Monday, May 30, 2016

Loving it here



Do you have a plant in your garden which just thrives and does well, no matter how little you care for it? (And that's not counting weeds, of course!).

Here in Garden Amateurland our happiest little person is that humble herb, thyme. Several years ago, it was almost taking over the joint, spreading across the pathway and loving life in a most fragrant and deliciously useful way.


This photo was taken back in 2010, and at least two-thirds of the plant is actually sitting on our pavers. Just the small portion on the far left had roots in soil. It's a good example of how in the wild thyme spreads itself over rocks on sunny hillsides. It's a sunbather of a plant.

Well, in 2012 we dug this herby marvel up and planted one remnant in a pot. It had to go as this is where our succulent patch is now located, and that big bush really was enough thyme for a thousand families, and there's just Pammy and me here doing the cooking and eating.


The wide, shallow pot of thyme still loves life here just as much as when it was in the ground, and it has spilled over the side of the pot and its roots have managed to find some soil in the gap around the base of our clothesline (that green thing poking up on the left side of the photo). 


It might just be my imagination but I think the thyme growing in the ground, around the clothesline, is a bit more fragrant than the pot-grown herb.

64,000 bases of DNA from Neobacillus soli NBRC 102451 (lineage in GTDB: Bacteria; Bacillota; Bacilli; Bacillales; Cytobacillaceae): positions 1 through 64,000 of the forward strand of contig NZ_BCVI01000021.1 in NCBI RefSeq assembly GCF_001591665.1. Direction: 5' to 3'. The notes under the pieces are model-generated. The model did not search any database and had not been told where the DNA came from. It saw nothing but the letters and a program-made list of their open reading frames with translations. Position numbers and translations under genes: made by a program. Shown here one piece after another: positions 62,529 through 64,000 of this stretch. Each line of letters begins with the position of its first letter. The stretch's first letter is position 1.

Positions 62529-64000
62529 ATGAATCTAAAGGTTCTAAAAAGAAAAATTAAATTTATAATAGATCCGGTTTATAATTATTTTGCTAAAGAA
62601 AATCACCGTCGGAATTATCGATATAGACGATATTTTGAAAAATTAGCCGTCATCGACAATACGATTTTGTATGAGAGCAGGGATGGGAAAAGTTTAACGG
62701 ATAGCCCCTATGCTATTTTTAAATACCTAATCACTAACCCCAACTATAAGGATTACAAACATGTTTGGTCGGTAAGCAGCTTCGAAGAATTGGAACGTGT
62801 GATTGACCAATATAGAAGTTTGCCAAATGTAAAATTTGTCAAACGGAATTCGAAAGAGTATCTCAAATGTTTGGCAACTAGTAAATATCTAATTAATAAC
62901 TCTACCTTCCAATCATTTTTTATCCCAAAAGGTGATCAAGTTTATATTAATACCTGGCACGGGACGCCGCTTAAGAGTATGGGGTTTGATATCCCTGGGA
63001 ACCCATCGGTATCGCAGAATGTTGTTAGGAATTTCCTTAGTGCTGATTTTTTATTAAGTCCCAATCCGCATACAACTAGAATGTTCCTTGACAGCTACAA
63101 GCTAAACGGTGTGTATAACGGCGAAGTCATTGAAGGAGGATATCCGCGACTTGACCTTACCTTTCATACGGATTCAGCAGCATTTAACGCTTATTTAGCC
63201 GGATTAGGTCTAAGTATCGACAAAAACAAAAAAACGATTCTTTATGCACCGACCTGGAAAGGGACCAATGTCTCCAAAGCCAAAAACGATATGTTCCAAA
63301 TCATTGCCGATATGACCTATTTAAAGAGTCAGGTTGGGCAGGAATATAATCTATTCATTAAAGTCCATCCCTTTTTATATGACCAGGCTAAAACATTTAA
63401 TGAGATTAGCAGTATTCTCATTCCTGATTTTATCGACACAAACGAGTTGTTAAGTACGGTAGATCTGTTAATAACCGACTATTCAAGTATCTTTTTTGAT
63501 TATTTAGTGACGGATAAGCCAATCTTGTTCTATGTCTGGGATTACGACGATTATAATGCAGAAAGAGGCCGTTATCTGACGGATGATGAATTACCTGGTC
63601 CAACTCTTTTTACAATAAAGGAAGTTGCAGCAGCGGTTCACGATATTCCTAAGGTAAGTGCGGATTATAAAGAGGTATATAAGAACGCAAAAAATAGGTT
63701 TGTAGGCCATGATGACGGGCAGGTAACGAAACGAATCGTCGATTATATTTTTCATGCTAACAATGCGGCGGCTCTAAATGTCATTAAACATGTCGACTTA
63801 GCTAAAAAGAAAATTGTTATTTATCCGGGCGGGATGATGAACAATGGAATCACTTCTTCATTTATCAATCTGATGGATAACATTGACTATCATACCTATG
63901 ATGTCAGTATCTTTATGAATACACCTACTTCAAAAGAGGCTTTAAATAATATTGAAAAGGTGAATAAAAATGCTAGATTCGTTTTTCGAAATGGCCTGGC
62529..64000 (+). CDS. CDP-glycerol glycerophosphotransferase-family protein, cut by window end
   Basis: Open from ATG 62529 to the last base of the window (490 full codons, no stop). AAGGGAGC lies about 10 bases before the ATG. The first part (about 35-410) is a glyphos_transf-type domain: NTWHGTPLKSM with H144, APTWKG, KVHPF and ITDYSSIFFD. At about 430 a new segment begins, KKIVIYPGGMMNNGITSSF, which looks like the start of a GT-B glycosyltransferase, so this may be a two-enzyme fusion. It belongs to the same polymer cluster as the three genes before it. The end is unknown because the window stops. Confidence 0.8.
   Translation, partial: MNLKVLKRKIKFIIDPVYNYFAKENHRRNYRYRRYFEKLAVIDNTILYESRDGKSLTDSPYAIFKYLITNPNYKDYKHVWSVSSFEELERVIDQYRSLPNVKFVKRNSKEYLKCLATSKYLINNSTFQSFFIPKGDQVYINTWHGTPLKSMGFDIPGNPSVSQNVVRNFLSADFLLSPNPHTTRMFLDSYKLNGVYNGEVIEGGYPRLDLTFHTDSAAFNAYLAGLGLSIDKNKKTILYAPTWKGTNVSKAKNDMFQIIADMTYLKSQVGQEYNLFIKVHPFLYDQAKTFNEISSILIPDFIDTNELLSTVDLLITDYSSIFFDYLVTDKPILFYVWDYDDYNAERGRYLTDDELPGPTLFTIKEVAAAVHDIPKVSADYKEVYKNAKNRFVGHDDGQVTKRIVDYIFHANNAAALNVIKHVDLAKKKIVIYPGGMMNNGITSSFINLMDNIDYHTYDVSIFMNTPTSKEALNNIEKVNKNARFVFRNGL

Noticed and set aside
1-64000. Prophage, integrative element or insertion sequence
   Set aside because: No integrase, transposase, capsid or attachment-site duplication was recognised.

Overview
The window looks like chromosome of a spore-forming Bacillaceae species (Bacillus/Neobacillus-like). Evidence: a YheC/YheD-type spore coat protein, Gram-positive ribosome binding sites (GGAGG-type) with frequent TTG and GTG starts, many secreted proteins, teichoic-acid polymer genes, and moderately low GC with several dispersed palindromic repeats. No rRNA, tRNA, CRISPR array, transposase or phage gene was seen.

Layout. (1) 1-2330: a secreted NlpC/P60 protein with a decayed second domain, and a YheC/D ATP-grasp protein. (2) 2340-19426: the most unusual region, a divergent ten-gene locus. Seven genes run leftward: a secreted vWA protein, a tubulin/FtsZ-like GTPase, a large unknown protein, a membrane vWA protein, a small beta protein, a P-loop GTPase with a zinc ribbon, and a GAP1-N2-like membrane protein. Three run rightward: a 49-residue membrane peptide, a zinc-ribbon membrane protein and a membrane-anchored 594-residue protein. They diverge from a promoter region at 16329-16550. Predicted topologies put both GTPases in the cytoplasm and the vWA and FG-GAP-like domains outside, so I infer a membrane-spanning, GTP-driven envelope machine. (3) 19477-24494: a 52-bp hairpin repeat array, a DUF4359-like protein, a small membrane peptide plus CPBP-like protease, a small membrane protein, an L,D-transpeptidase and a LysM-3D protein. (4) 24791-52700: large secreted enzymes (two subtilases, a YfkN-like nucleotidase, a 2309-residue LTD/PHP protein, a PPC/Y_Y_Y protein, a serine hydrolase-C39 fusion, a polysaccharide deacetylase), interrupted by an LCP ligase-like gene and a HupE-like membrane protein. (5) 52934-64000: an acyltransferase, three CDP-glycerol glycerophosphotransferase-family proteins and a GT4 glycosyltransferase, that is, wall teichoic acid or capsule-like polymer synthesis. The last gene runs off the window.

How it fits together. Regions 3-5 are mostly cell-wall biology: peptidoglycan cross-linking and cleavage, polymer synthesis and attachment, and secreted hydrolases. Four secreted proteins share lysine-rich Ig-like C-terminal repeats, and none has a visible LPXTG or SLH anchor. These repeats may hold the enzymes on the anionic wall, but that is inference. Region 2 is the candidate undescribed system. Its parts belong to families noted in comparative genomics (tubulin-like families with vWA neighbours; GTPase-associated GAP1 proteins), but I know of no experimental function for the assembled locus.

The pot-grown thyme is a bit more lush and green than the in-ground stuff, and that's because I do water the pot regularly. I guess the thyme in the ground must get some extra water from splashes and the moisture leaking through the drain holes in the pot, but it's just a tough plant that is doing great with hardly any help or encouragement from me.

I probably use thyme in the kitchen as often as I use parsley or basil, which is a lot. So all my regular harvesting of leaves does constitute pruning, and it certainly does make the plant bushier. Every now and then, if I haven't been cooking a lot lately, I do give the plants a very quick and crude haircut, grabbing handfuls and shearing them off with the secateurs. Into the compost it goes, and the aroma of the whole exercise is sensational.

I wish I could tell you the secret of keeping thyme thriving and lush, but I think that would mean that somehow I can take some of the credit for the fact that this little herb just loves almost everything about this backyard, but I suspect that least of all, it's me.